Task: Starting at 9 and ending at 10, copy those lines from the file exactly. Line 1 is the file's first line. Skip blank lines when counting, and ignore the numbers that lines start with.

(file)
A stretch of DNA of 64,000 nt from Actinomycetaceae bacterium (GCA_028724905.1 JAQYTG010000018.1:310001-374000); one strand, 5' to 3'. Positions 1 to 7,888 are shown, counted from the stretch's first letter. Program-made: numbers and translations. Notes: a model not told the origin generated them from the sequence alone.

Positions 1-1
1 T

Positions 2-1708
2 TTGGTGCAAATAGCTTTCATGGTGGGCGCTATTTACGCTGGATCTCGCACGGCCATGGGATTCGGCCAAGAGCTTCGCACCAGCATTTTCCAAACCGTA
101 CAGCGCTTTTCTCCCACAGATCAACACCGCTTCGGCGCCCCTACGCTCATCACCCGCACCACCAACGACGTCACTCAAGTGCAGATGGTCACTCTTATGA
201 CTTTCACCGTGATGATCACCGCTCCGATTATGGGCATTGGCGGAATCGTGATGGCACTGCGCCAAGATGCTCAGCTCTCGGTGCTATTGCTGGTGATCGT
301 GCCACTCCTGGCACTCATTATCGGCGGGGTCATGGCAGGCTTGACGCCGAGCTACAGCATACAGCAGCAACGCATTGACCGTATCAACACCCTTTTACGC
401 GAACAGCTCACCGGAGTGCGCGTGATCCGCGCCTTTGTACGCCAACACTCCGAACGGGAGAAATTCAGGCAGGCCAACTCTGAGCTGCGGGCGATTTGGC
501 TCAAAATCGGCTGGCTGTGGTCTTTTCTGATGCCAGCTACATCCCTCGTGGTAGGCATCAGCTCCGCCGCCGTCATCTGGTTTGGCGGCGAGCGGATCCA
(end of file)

401 GAACAGCTCACCGGAGTGCGCGTGATCCGCGCCTTTGTACGCCAACACTCCGAACGGGAGAAATTCAGGCAGGCCAACTCTGAGCTGCGGGCGATTTGGC
501 TCAAAATCGGCTGGCTGTGGTCTTTTCTGATGCCAGCTACATCCCTCGTGGTAGGCATCAGCTCCGCCGCCGTCATCTGGTTTGGCGGCGAGCGGATCCA